Suspicious minds

A funny thing happened this week.

I volunteer at a charity shop raising funds for abandoned and abused animals. Mostly I am in the book department, where we have a vast quantity of both hardback and paperback books donated by well-wishers and which are sold for 1 euro each.

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The ‘shop’ isn’t exactly a shop in the conventional sense. It’s a collection of barns and outbuildings selling quality bric-a-brac, furniture, linens, clothing, children’s games and toys, electrical goods, DVDs, CDs and the aforesaid books. There is also a tea shop where shoppers can spoil themselves with the very best of home-baked cakes and pastries.

Anyway, a lady came in on Tuesday and selected a number of books, and when she came to pay I noticed that a couple of them were written by me.

I said to her, “Oh, I hope you’ll enjoy these – I’m the author.”

She stared at me and said, “What?”

“I wrote these two books.” I tapped the covers. She looked at the books and then back at me, and didn’t seem convinced.

She turned her attention to my apparel, which was suited to mid-February in rural France. Fleecy trousers and tops, scarf, boots and woolly gloves all topped off with a red nose.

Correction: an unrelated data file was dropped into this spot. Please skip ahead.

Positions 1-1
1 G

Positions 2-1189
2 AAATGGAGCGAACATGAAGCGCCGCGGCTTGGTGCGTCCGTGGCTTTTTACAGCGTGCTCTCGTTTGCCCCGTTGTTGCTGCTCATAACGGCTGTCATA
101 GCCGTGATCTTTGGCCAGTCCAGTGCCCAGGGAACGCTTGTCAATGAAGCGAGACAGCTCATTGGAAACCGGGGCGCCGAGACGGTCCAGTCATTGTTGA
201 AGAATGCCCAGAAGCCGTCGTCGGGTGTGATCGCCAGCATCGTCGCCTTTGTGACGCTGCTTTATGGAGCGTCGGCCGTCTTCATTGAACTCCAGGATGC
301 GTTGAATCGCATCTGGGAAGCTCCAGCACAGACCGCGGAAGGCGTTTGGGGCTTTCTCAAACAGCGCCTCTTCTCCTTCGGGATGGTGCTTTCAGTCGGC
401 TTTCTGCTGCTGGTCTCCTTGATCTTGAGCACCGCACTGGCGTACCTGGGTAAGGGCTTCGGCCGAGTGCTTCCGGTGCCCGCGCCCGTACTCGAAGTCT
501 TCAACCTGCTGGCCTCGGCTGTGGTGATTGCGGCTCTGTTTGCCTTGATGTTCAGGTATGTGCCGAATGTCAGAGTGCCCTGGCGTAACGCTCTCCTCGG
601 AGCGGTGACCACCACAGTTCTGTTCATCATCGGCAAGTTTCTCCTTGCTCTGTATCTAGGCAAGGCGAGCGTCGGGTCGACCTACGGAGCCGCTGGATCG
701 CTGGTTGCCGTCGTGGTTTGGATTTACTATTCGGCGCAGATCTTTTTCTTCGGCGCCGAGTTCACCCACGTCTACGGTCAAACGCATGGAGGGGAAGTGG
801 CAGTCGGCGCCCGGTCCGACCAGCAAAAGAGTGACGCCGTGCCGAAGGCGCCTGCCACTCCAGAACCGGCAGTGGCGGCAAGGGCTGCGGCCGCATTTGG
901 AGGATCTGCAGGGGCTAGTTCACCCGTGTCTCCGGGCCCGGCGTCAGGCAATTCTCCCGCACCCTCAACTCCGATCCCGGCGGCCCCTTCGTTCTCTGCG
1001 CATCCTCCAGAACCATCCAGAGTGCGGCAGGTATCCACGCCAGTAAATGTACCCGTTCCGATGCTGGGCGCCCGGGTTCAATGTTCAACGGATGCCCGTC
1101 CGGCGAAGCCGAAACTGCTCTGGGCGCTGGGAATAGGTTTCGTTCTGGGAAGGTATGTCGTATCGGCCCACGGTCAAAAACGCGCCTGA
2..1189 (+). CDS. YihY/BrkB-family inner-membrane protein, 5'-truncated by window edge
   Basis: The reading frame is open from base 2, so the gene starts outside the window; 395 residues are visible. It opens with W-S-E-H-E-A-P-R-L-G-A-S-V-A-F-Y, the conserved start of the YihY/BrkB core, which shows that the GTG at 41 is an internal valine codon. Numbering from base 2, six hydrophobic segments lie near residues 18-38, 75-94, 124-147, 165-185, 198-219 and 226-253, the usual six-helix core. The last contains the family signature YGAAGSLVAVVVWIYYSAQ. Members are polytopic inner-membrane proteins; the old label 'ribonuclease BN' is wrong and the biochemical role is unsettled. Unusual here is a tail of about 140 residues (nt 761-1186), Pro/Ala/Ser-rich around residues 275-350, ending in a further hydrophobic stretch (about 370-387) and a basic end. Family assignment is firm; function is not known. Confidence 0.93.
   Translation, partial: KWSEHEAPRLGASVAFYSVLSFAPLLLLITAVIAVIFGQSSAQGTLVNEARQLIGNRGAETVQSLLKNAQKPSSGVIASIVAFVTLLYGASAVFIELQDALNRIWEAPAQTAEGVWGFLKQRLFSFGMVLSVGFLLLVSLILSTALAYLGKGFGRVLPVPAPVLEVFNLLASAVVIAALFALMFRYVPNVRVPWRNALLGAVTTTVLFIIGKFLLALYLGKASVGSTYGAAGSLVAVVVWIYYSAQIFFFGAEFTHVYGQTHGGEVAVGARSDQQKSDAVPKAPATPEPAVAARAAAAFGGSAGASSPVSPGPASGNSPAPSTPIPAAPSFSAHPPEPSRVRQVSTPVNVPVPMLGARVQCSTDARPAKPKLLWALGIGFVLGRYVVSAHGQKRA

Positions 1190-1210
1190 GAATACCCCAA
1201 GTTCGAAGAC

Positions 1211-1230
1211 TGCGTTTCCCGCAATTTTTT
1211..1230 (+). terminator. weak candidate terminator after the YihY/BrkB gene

“Then what are you doing working here,” she asked. “I thought writers were rich.” ūüėÄ

Contrast that with what happened many years ago in the Brighton branch of the greatly missed and much-lamented Borders Bookshop, where you could sit and read for as long as you wished on a comfy sofa, and drink coffee and eat cakes, when one of my titles was newly-released and piled up on a table at the front of the shop. The friend I was with walked up to the person behind the counter and said: “This lady is the author of that book – she’ll sign some copies if you like.”

So the man came from behind the counter, found me a chair, and not only did I sign every copy, he found other titles of mine on the shelves and asked me to sign those too.

Without asking for any proof that I was the author!